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A US-Focused Cannabis ETF Is Finally On The Way

Through boom and burst of the cannabis equity cycle, two things became abundantly clear: multi-state operators (MSOs) often outperformed their Canadian rivals and accessing MSOs through most New York-listed marijuana exchange-traded funds was difficult.

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Through boom and burst of the cannabis equity cycle, two things became abundantly clear: multi-state operators (MSOs) often outperformed their Canadian rivals and accessing MSOs through most New York-listed marijuana exchange-traded funds was difficult.

What Happened: Accessing cannabis MSOs via the ETF wrapper will soon get easier because AdvisorShares is launching the AdvisorShares Pure US Cannabis ETF (NYSE:MSOS) on Sept. 2.

This isn't AdvisorShares' first rodeo with marijuana ETFs. The issuer sponsors the AdvisorShares Vice ETF (NASDAQ:ACT), which features some cannabis equity exposure, and the AdvisorShares Pure Cannabis ETF (NYSE:YOLO), the first dedicated actively managed weed ETF.

YOLO features some synthetic exposure to domestic MSOs. Dan Ahrens, YOLO's portfolio manager, will also run MSOS.

Why It's Important: MSOS components will be companies that generate at least half their revenue from the U.S. cannabis and hemp industries.

“In addition to its investment in securities of companies that derive a significant portion of their revenue from the marijuana and hemp business, and in derivatives providing exposure to such securities, the Fund may invest in securities of companies that, in the opinion of the Advisor, may have current or future revenues from cannabis-related business or that are registered with the DEA specifically for the purpose of handling marijuana for lawful research and development of cannabis or cannabinoid-related products,” according to the MSOS prospectus.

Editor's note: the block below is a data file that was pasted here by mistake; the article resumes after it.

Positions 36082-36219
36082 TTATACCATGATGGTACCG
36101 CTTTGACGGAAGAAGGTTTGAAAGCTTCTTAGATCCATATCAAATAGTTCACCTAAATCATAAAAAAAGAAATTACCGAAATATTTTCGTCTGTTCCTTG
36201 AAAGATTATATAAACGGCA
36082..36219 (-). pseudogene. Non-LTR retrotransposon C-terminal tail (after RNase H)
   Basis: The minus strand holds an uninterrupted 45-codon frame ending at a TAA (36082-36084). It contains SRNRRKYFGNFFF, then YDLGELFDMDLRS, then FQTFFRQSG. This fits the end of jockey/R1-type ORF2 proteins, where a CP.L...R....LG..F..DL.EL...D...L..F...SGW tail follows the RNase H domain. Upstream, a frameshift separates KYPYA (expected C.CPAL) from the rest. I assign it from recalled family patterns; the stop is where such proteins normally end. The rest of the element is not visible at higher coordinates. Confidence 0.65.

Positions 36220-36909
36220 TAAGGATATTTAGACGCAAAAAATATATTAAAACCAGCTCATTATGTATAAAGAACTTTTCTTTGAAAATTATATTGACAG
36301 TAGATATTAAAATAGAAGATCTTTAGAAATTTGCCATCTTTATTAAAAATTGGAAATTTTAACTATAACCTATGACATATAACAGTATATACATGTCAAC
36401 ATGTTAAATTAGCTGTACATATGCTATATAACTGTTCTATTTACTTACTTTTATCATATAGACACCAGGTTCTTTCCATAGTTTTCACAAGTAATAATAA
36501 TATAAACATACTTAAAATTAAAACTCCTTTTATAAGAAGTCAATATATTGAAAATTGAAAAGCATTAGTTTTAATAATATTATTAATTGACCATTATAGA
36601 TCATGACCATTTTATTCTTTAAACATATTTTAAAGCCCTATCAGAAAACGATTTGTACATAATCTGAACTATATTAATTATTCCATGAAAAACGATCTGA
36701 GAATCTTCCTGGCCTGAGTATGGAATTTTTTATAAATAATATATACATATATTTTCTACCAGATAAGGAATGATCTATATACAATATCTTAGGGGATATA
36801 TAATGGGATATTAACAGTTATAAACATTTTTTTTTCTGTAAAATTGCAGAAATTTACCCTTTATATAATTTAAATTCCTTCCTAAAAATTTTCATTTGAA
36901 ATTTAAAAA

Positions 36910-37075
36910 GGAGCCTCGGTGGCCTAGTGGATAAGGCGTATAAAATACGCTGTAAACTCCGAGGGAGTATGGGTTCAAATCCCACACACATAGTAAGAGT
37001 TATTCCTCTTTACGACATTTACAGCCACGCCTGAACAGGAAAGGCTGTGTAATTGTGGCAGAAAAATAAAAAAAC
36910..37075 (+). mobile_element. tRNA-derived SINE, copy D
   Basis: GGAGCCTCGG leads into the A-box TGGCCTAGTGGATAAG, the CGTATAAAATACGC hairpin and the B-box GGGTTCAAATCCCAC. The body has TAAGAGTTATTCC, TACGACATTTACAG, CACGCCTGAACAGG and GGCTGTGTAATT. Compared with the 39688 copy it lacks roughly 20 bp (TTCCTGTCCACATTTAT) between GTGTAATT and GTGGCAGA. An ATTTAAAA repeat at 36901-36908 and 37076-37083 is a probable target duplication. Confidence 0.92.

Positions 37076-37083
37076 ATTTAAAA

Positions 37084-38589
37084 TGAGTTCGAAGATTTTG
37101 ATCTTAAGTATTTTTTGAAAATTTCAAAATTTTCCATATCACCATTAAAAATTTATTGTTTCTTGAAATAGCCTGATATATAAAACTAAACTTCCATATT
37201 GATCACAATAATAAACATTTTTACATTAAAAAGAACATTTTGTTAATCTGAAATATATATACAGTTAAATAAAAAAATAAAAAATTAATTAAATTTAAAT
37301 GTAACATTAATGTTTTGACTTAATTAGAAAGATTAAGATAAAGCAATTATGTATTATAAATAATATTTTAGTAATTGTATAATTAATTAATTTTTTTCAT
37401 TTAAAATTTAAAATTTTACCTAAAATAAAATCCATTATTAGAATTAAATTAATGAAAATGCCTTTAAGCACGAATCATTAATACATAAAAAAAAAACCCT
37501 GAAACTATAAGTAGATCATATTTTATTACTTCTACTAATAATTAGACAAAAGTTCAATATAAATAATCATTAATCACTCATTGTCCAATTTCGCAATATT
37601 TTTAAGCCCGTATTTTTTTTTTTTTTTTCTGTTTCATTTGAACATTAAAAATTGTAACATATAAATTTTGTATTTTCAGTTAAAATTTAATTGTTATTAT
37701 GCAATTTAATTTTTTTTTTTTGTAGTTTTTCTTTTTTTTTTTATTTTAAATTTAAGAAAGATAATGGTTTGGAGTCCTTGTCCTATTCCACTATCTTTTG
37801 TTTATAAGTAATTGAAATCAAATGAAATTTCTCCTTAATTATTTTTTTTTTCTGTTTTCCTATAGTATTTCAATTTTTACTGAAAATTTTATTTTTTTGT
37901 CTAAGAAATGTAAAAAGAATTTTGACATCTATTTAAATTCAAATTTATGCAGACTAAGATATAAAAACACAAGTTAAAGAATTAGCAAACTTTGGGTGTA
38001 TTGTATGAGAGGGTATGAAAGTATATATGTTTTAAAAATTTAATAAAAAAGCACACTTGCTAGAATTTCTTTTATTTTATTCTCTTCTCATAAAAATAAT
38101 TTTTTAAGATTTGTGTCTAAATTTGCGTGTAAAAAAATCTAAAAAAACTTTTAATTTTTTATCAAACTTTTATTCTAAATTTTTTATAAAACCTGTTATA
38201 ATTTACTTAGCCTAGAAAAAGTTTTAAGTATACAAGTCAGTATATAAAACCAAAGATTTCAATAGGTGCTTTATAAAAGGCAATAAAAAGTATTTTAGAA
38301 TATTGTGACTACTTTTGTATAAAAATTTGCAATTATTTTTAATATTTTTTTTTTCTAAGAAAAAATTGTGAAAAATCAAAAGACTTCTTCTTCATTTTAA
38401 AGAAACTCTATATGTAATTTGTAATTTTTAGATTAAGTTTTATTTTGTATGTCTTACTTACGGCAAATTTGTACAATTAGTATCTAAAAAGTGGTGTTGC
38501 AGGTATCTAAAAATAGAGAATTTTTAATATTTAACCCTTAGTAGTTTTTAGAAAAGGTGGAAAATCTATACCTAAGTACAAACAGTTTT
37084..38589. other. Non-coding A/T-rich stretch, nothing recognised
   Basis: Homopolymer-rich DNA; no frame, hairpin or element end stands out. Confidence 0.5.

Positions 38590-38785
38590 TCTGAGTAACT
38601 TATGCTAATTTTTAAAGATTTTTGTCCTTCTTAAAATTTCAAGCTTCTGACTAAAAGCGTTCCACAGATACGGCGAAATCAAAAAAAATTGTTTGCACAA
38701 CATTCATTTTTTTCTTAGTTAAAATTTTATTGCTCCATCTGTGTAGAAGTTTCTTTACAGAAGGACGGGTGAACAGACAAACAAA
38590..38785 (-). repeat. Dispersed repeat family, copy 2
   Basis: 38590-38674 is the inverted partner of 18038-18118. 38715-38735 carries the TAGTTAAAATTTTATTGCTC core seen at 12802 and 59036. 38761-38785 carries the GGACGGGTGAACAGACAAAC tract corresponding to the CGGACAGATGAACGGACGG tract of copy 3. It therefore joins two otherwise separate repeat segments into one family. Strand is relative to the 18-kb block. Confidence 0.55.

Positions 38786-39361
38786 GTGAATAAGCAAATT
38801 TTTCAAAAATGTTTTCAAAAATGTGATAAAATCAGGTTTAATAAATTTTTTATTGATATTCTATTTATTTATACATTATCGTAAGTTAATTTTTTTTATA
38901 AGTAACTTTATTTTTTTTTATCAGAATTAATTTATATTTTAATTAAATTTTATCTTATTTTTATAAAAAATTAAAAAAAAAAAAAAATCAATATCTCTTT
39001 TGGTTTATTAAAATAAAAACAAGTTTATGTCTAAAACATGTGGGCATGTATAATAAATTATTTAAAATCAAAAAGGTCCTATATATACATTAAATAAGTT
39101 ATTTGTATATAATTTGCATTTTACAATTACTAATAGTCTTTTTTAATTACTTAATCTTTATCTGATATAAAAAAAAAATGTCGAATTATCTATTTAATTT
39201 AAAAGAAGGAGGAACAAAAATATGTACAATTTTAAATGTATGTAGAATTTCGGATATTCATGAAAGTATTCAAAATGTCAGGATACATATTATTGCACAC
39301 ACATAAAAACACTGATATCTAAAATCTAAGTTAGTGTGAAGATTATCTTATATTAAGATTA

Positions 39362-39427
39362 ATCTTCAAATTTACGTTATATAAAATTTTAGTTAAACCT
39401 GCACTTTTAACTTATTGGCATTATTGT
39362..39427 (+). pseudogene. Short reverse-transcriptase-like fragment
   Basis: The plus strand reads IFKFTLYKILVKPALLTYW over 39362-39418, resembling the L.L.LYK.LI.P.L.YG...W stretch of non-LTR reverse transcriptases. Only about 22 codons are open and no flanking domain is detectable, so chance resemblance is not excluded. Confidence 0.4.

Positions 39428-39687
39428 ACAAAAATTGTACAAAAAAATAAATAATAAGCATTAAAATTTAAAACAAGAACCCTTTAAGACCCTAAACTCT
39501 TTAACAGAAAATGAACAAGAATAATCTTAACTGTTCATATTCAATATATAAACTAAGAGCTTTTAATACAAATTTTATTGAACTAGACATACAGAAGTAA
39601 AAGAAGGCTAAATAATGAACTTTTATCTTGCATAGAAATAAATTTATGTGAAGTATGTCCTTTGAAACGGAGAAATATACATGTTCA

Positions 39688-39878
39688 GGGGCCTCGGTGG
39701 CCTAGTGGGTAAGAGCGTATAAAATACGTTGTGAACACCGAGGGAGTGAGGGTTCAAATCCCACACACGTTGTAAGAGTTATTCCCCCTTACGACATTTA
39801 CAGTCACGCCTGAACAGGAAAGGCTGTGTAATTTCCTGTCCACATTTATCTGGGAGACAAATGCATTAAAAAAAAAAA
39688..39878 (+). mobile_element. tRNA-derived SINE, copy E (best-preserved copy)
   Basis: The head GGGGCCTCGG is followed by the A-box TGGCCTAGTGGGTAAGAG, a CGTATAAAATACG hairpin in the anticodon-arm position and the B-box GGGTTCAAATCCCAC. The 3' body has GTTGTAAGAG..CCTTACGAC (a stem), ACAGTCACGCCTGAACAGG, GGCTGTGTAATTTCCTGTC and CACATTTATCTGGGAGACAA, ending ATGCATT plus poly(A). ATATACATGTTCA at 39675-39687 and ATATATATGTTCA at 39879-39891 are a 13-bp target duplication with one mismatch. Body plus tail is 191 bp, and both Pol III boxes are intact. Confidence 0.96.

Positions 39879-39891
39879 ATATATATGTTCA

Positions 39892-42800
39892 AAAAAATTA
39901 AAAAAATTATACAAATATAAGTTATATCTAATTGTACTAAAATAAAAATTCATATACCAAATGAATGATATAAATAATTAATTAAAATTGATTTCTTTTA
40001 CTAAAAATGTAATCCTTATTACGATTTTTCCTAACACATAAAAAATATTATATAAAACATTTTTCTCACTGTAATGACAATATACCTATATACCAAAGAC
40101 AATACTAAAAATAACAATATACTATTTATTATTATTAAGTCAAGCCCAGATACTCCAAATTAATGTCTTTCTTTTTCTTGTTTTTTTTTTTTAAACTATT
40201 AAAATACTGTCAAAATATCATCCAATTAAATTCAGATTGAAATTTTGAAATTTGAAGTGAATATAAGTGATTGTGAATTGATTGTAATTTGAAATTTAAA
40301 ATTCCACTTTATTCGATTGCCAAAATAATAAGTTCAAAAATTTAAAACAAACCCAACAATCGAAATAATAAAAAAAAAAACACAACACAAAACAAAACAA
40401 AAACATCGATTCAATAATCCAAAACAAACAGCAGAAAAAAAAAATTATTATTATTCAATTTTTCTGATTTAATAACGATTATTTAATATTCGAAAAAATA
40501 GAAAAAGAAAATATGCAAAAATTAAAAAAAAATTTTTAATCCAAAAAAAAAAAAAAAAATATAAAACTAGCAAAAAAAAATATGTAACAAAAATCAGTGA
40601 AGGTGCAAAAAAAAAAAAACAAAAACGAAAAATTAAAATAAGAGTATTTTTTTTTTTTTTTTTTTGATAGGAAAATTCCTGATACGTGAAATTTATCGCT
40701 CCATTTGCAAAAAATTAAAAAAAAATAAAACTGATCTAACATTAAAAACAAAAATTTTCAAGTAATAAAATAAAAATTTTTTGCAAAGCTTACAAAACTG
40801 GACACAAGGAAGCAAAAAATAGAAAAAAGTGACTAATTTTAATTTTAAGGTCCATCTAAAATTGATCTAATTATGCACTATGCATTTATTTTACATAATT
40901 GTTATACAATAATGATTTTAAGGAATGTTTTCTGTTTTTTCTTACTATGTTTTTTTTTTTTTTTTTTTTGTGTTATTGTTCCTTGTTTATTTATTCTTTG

MSOS will follow a methodology similar to how YOLO attains MSO exposure, meaning the new fund will use derivatives. The reason for that strategy is that the New York Stock Exchange, the new ETF's listing venue, requires the fund's holdings to be listed at NYSE, Nasdaq, Toronto Stock Exchange, or the TSX Venture Exchange.

Most MSOs trading in the U.S. do so over the counter.

What's Next: It remains to be seen what the appetite for MSOS will be, but the difference in having some MSO exposure and none at all is palpable. For example, the aforementioned YOLO is higher by 0.84% year-to-date while the largest cannabis ETF is down almost 28%.

MSOS will charge 0.74% per year, or $74 on a $10,000 investment, which is reasonable for an actively managed, derivatives-heavy strategy.

Including ACT and YOLO, there are currently nine cannabis ETFs trading in the U.S.